The Dudes and I taking in the first sunset of the New Year in the Pt. Reyes Wilderness
When I was in second grade I went over to a friend’s house after school. That’s what we called it way back then. Going over to a friend’s house after school. Not a play date. Her name was Janet and she wore her hair in Pippy Longstocking braids. Every single day until Sophomore year in high school when she discovered big hair was actually cool. We drove up the steep hill to her home and climbed the stairs to her front door, pulled off our snow boots and crowded into the small galley kitchen for cocoa and cookies.
Her grandmother, who lived with her, set down a plate of cookies on the two-person formica table that fit snuggly against a wall covered with yellow flowers and ivy on the borders. Janet thanked her Nana for the cookies.
My grandmother’s name is Nana, too, I said.
Oh, honey, my name isn’t Nana. It’s…(insert old-fashioned name here. My memory isn’t that great.)
Well, my grandmother’s name is actually Nana, I said with absolute certainty.
Actually, I was totally wrong, My grandmother’s name was Mabel. A name, I predict, that will surge in popularity over the next 18 months. It’s a sweet, pretty, playful name. Just watch, a Victoria Secret super model is going to show up with the name Mabel, then Drew Barrymore will name her soon-to-be born daughter Mabel and shazam, Mabels multiplying like fruit flies all over the world.
Bet you ten bucks.
Just as I was wrong about my grandmother’s name being Nana, but so certain I was right, I was also wrong about my New Year’s Eve day epiphany, and equally as emphatic that I had read the signs accurately. Thanks to the kittens and multiple signs from the Universe, I have come to understand and accept that my family has evolved from an intact family of four to a family of three forevermore.
And there’s nothing wrong with that.
The sea air and soft sand, laughter and friendship, and perhaps the margarita, all contributed to me misinterpreting the message being sent through the Tall Dude to me that day. I thought I had nailed it. I should have known that my Ego, in stealth mode, was hard at work just by recognizing that I thought I could make the Tall Dude happy by spending more time with my former spouse.
Right there…the Ego in all its glory. All powerful and mighty ME could make another human being happy.
Happiness comes from within. No one can make me genuinely happy. I can experience (share) happiness with another person, but they can’t make me happy. And if I am sad or mad or angry or anxious or pissy it’s because I choose to be. No one can make me angry. I make the choice to react to a fact or situation with anger. Now, there’s nothing wrong with anger, unless I unleash it on someone else, but emotions of all flavors and forms are at their best when we take responsibility for them, observe them, feel them. And then release them.
So there I was thinking (that should have been a tip off right there…thinking) that I could wave my magic wand and make the Tall Dude happy by getting the ‘family’ back together. Silly me.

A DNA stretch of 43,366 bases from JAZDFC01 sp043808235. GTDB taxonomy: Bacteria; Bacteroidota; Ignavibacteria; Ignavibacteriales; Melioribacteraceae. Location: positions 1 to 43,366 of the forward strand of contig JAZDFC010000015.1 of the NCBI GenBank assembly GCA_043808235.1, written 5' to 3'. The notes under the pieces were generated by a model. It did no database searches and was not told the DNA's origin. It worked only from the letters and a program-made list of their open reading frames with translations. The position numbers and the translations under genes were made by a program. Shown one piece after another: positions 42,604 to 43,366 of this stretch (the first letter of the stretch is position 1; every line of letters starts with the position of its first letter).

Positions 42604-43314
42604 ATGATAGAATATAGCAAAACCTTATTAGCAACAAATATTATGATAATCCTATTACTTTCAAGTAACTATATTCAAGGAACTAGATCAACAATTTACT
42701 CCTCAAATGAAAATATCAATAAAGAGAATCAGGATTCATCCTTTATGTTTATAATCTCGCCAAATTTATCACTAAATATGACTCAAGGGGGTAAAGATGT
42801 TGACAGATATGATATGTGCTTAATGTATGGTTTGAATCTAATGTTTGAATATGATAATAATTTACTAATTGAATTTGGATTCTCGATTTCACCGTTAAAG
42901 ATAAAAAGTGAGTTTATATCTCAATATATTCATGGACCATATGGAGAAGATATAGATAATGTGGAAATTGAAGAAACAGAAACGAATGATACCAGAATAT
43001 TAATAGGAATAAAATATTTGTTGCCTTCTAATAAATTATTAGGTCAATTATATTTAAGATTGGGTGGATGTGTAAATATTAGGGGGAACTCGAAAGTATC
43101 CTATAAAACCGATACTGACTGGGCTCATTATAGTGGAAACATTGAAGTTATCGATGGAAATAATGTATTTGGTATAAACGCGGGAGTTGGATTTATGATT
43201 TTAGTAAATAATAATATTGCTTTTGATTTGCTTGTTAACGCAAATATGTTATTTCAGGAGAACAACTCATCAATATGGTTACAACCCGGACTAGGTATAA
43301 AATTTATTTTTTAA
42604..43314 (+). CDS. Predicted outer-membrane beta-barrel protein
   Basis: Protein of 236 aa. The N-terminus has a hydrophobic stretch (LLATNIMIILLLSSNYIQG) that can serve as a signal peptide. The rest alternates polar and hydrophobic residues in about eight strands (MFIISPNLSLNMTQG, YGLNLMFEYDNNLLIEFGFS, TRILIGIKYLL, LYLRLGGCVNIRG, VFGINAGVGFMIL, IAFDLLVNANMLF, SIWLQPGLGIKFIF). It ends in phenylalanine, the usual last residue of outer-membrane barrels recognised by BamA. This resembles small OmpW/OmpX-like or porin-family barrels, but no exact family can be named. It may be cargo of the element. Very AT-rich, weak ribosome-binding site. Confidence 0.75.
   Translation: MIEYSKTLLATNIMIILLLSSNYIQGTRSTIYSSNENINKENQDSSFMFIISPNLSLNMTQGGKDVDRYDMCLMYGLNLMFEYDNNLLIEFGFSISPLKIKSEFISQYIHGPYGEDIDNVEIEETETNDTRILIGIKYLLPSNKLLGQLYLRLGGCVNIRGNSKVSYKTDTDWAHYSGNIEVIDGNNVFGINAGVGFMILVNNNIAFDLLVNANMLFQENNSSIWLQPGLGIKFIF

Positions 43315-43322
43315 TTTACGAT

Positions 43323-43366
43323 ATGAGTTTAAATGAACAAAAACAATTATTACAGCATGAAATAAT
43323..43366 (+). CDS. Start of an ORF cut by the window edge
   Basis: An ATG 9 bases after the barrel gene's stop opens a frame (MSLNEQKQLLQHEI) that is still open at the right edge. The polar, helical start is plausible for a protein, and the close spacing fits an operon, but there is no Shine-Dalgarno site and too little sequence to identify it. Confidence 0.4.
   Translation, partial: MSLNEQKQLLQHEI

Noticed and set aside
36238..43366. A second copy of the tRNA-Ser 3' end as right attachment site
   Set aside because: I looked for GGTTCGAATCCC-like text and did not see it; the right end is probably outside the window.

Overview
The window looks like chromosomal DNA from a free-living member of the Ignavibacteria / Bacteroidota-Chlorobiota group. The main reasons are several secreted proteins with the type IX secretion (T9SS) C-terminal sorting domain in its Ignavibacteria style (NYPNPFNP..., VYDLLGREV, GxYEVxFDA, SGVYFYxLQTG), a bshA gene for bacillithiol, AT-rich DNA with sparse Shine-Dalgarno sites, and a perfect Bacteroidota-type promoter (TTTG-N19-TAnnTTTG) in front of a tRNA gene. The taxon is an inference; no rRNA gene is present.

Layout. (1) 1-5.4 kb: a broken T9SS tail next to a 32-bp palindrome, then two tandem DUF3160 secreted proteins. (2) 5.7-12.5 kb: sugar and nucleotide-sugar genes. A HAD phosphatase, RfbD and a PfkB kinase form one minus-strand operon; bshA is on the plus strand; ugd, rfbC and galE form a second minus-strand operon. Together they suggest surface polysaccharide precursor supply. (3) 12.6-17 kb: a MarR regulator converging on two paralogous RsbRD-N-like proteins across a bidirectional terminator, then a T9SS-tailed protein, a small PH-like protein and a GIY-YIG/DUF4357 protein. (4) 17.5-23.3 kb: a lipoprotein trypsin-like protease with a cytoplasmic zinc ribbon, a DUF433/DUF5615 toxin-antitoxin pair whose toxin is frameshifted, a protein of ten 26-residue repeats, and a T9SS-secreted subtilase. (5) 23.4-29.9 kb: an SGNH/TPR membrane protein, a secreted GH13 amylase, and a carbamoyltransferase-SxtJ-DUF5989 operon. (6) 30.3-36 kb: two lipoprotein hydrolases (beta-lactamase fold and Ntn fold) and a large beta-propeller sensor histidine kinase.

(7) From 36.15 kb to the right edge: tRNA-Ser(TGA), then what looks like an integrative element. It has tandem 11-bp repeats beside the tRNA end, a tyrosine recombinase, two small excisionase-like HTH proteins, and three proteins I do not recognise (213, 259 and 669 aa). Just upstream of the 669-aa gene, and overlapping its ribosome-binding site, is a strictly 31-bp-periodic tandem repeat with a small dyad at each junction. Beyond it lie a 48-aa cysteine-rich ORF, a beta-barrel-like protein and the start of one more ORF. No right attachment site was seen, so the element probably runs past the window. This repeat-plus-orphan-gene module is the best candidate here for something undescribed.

After asking for your help, and receiving it (thank you!), I spent the weekend alone pondering the fork in the road. I was surprised at the passion with which kittens responded saying, NOOOOO! Don’t do it!!!! The snow kittens to the north were especially emphatic. (Canucks are passionate people; it’s how they stay defrosted.)
Could I be that off base? It felt so right at the beach. These comments aren’t suggesting I watch my step or exercise caution, but that I risk losing all the ground I have gained the past two years if I start spending time with my former spouse in an effort to make The Dudes feel better.
Nah. I can do it! I have boundaries! Pft.
And then I chose to bop on over to Facebook and see what my FB friends did for New Years. Oh, look! A picture of my former spouse on someone’s timeline. And a comment I found insensitive written beneath it. I chose to make a juvenile move and reduce my reaction to 140 characters. Shame on me. As soon as I hit tweet I regretted it.
Ringing in my ears was this: Do not engage. Do not engage. Do not engage.
Lesson learned. Again. I’ve also decided to bow out of my personal Facebook account, which I visit about four times a year. Not because I need to, but because I just don’t have any use for it. And I feel guilty when I don’t respond to pictures and posts and such. Instead I’ll stay in touch with people the old-fashioned way. By phone or (GASP) handwritten note. Or email.
As the emails and comments poured in I calculated the split – 98% of you thought I was nuts to ‘go backwards’, to attempt a relationship beyond a cordial co-parent. I braided your comments together, hoping to get to the end and find the common issue.
I cannot trust my former spouse.
Infidelity. (Which is one part deceit and two parts betrayal.)
It’s absolutely that simple.
The next morning I was sorting through pictures for my end of year photo album I send to my family. I came upon the pictures I snapped for the blog of the anniversary card my former spouse gave to me six months before I found out about his multi-year affair. The one where he said he is blessed to have me in his life, that I’m his angel and that he’s looking forward to going on this adventure (our move west) with me. That I make him a better person.
As if it was yelled through a megaphone, the word TRUST rang loudly in my ears.
Then I zeroed in on that last line – You make me a better person.